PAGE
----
Luxury hybrid cars comprise about 12% of total hybrid sales. Total hybrid sales in turn make up less than 3 percent of the total auto market. This translates to around 36 luxury hybrids out of 10,000 total sales. Not a huge market.
Despite the small market share, there are a number of luxury hybrid car models manufactured today. While most hybrid luxury cars are still lead sleds, they are an improvement over their gas gulping relatives, and there are a few luxury hybrid cars with respectable fuel economy values. Lets look at the numbers.
The chart below has 7 luxury hybrid cars listed and compared to their gas only powered relatives. Number 8 on the chart has no gasoline powered equivalent.
Mileage and CO2 statistics are provided by the US EPA. The EPA uses 15,000 miles per year driving as the basis for computing fuel economies and pollution quantities. Vehicle costs are invoice averages from Yahoo Cars. Actual prices will of course not be the same.
Not all hybrid cars are equal. For example, although the BMW X6 Hybrid may be a fine ride, from a financial standpoint, it would take a long time to make up the $20,000 in vehicle costs compared to the gas only version. However, from a cleaner air point of view, the hybrid driver will pollute close to 20% less. That is a good thing. BMW shares the two-mode drive train with the Cadillac Hybrid.
Taking a look at the Cadillac, it offers a quicker payback than the BMW, and less pollution either way. The Caddy offers the latest in luxury electric cars from GM.
GM's two-mode hybrid technology places electric motors mounted inside the transmission to assist a 300-horsepower V-8. So, the hybrid Escalade has the power most full-sized SUV consumers require.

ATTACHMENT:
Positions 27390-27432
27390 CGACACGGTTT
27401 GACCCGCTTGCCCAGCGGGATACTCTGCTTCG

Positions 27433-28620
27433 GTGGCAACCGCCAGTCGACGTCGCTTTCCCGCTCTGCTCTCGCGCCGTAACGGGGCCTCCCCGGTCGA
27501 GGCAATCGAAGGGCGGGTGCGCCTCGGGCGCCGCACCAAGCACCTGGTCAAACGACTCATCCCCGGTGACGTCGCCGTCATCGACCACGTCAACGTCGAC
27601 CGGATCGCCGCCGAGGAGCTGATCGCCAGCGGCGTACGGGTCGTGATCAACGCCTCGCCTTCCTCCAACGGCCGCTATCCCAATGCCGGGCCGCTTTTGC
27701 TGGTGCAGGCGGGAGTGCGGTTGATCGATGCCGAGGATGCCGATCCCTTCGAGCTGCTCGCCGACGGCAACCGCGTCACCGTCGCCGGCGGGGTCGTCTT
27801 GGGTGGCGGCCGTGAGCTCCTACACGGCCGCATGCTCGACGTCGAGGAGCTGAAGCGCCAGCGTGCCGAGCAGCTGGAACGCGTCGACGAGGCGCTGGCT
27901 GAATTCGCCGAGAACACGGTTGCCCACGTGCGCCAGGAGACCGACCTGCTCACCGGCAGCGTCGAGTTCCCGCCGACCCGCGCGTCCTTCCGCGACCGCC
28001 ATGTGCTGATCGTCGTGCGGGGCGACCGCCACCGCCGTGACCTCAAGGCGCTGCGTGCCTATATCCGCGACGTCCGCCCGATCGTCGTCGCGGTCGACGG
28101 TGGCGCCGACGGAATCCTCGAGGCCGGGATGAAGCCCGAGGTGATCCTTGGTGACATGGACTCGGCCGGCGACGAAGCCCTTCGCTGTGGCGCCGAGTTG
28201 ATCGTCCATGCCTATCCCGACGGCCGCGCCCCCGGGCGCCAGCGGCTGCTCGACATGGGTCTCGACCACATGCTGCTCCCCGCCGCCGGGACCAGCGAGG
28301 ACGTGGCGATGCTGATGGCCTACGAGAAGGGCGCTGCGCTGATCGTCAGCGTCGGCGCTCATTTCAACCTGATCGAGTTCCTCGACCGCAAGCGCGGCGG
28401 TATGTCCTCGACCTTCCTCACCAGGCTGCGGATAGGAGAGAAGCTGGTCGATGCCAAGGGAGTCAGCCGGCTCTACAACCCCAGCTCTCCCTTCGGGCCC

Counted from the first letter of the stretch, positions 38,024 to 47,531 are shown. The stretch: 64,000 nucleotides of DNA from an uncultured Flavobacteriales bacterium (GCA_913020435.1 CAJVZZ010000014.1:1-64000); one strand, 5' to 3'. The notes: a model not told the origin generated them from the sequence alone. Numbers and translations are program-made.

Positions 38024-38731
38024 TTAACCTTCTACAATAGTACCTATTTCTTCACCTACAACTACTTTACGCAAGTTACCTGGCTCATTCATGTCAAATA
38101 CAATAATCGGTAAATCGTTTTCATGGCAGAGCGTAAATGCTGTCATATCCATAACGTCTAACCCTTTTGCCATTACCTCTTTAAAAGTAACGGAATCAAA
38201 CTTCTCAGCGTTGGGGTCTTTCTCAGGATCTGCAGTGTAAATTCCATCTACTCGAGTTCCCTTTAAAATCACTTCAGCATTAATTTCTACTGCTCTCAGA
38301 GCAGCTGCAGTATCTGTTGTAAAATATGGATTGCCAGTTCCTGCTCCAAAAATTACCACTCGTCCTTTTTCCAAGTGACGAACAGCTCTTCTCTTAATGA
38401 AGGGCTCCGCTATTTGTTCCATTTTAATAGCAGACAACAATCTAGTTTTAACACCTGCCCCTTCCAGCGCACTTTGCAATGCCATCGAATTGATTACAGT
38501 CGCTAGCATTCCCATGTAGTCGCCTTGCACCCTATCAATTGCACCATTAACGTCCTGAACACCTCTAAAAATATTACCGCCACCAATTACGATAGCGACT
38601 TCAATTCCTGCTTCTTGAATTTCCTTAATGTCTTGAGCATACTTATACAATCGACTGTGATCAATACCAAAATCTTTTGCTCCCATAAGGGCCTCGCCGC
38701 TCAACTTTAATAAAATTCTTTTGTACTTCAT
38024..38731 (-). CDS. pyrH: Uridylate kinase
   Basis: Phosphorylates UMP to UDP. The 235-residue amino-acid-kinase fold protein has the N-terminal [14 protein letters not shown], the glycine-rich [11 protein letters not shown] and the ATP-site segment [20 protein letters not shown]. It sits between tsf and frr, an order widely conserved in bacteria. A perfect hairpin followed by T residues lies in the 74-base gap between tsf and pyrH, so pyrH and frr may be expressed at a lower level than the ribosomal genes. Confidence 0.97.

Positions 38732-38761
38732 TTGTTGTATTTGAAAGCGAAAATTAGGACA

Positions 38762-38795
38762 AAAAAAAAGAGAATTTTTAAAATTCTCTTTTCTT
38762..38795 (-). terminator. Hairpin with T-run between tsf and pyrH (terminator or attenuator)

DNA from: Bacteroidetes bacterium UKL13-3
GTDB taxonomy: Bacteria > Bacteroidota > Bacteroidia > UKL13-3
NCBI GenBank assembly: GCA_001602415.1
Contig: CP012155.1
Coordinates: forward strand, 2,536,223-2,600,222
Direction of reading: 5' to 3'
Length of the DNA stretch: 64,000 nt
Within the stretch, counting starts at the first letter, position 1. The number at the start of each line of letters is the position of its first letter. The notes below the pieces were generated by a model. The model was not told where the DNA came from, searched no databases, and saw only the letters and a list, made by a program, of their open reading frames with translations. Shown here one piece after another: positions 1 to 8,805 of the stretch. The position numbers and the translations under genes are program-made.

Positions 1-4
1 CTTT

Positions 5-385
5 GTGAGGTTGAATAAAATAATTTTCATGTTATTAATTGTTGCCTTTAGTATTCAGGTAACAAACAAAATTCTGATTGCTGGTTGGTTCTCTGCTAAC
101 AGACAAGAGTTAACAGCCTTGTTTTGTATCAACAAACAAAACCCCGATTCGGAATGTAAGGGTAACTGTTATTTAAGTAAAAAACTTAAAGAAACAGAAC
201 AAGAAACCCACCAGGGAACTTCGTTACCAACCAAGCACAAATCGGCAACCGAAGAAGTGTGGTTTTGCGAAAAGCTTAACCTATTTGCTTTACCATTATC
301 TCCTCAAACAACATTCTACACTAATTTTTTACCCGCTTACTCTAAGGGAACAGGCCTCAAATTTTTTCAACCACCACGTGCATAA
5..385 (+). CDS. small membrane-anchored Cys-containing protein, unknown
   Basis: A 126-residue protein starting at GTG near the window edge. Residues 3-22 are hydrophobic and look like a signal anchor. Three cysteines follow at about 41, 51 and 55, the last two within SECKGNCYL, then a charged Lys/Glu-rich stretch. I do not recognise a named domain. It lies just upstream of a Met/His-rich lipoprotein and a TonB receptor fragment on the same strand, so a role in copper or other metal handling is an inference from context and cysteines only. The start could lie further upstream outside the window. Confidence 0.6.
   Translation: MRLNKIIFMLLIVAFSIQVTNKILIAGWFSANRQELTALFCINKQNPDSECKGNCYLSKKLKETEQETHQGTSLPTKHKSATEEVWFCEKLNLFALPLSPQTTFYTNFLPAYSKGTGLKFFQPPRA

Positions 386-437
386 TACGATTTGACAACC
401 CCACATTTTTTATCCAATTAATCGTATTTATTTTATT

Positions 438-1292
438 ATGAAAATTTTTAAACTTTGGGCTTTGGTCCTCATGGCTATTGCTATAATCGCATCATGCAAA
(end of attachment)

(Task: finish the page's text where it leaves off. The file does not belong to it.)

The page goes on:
Another benefit of GM's dual mode powertrain enables the hybrid Escalade the ability to lock the electric motors out of the drive train when extreme engine power is needed, such as when towing. This enables enables the Escalade hybrid to tow up to 6,000 pounds - something Toyota hybrids cannot do at this point in time.
In Escalade guise, the hybrid system bumps city fuel economy by 50 percent, resulting in an increase in city mileage from 12 mpg to 18.
In terms of time to payback, the Lexus 250h rules the luxury hybrid cars. If you are seriously considering a hybrid and like the Lexus line, you could in theory recoup your investment in a few years, plus be doing good things for the air.
The most efficient of the luxury hybrid cars is the Lincoln MKZ. The MKZ will be the most fuel-efficient luxury sedan on the market, getting an estimated 41 miles per gallon in city driving.
The MKZ is based on the award winning Ford Fusion platform. The payback time is not too much more than the Lexus, with similar carbon output values. The price, amenities, and performance all look very good from here.
We would select the MKZ as the best of the luxury hybrid cars.
Finally, the new Fisker Karma is included as a luxury car due primarily to cost. The Karma is a well engineered and probably well built car. It will however be purchased by those willing to make luxury car payments.
Fisker Karma Hybrid - Looks great but some have had mechanical problems
Based on the EPA mileage figures, annual gas costs were computed for gasoline at $3/gal, and $6/gal. All costs are in USD.
Subtracting the Hybrid from gas only vehicle values gives differences in mileages, annual gas use, CO2 and annual gas costs.
Finally, the years to break even is figured as the difference in vehicle cost divided by gas savings per year. All costs are in present day values, future worth is not considered. Battery pack replacement costs are not considered.
Lexus 600h - luxury green machine in apperance, but still heavy on the gas
Audi Q5 - Audi produces for sale the Q5 luxury SUV